MAPK signaling pathways are constitutively active in colon cancer and also promote acquired resistance to MEK1 inhibition. Here we demonstrate that BRAFV600E-mutated colorectal cancers acquire resistance to MEK1 inhibition by inducing expression of the scaffold protein CEMIP through a beta-catenin- and FRA-1-dependent pathway. CEMIP was found in endosomes and bound MEK1 to sustain ERK1/2 activation in MEK1 inhibitor-resistant BRAFV600E-mutated colorectal cancers. The CEMIP-dependent pathway maintained c-Myc protein levels through ERK1/2 and provided metabolic advantage in resistant cells, potentially by sustaining amino acids synthesis. CEMIP silencing circumvented resistance to MEK1 inhibition, partly, through a decrease of both ERK1/2 signaling and c-Myc. Together, our data identify a cross-talk between Wnt and MAPK signaling cascades, which involves CEMIP. Activation of this pathway promotes survival by potentially regulating levels of specific amino acids via a Myc-associated cascade. Targeting this node may provide a promising avenue for treatment of colon cancers that have acquired resistance to targeted therapies [less ▲]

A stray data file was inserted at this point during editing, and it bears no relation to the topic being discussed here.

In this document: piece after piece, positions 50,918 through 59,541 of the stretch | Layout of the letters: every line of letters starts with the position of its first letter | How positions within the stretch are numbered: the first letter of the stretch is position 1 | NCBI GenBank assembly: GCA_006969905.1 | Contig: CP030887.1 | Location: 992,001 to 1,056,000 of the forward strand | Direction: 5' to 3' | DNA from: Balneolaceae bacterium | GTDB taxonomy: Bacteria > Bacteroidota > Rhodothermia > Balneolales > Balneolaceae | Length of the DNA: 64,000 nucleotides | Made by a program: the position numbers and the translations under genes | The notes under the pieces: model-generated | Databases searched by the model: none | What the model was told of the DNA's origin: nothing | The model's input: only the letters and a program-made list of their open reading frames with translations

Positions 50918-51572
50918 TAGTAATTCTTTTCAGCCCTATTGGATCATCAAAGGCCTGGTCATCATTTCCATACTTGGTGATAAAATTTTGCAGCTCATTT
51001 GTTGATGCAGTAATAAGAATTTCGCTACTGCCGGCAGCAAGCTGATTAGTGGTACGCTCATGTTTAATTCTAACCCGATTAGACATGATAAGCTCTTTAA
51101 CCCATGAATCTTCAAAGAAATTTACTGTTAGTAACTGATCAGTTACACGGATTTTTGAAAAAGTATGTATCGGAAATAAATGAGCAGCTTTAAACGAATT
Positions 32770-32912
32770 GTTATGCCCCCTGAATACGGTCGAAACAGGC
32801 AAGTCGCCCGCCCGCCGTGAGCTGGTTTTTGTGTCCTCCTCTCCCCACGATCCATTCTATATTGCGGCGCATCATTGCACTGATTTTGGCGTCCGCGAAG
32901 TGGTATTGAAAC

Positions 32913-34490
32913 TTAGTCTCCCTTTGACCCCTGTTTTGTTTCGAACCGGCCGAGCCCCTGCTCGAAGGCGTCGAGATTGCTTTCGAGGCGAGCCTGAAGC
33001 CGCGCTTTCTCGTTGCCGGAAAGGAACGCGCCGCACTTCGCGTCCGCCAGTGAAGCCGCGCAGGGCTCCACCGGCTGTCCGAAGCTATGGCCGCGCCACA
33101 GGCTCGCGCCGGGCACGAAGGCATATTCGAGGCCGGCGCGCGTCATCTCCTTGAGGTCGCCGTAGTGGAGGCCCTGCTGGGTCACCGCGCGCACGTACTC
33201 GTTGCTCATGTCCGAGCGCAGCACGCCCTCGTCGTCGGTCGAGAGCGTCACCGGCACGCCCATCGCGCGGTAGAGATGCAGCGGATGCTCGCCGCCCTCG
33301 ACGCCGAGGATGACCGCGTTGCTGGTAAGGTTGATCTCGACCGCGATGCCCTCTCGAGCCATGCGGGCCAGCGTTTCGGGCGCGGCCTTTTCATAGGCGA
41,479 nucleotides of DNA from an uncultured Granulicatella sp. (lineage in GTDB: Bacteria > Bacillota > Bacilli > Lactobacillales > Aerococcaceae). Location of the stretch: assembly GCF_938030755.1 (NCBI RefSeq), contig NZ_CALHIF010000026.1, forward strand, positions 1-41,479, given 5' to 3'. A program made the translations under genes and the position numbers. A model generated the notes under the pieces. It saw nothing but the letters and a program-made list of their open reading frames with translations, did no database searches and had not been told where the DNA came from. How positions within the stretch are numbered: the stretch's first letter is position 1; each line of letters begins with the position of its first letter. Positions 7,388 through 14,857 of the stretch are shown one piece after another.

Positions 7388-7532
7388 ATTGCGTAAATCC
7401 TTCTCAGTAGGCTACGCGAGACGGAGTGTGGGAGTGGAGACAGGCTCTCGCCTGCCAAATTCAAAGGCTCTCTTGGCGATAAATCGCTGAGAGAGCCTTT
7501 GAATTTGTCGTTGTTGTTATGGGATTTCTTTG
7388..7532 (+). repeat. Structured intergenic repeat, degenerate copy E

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See detailDynamic regulation of tRNA modifications in Cancer
Close, Pierre ULiege; Debojit, Bose; Chariot, Alain ULiege et al

in Translational Epigenetics (2018)

Transfer RNAs are decorated by chemical modifications of their nucleosides. These modifications affect all aspects of tRNA biology including translation and tRNA turnover. Interestingly, it was discovered ... [more ▼]

Transfer RNAs are decorated by chemical modifications of their nucleosides. These modifications affect all aspects of tRNA biology including translation and tRNA turnover. Interestingly, it was discovered decades ago that levels of modified tRNA nucleosides are changed in cancer patients and that the activity of modifying enzymes varies along with an altered turnover of tRNAs. The advent of new methods has sparked a new interest in this connection. Here, we give an overview on what is known about the link between tRNA modifications and cancer and how dynamic alterations in this fundamental cellular phenomenon may contribute to the malignancy of tumors. [less ▲]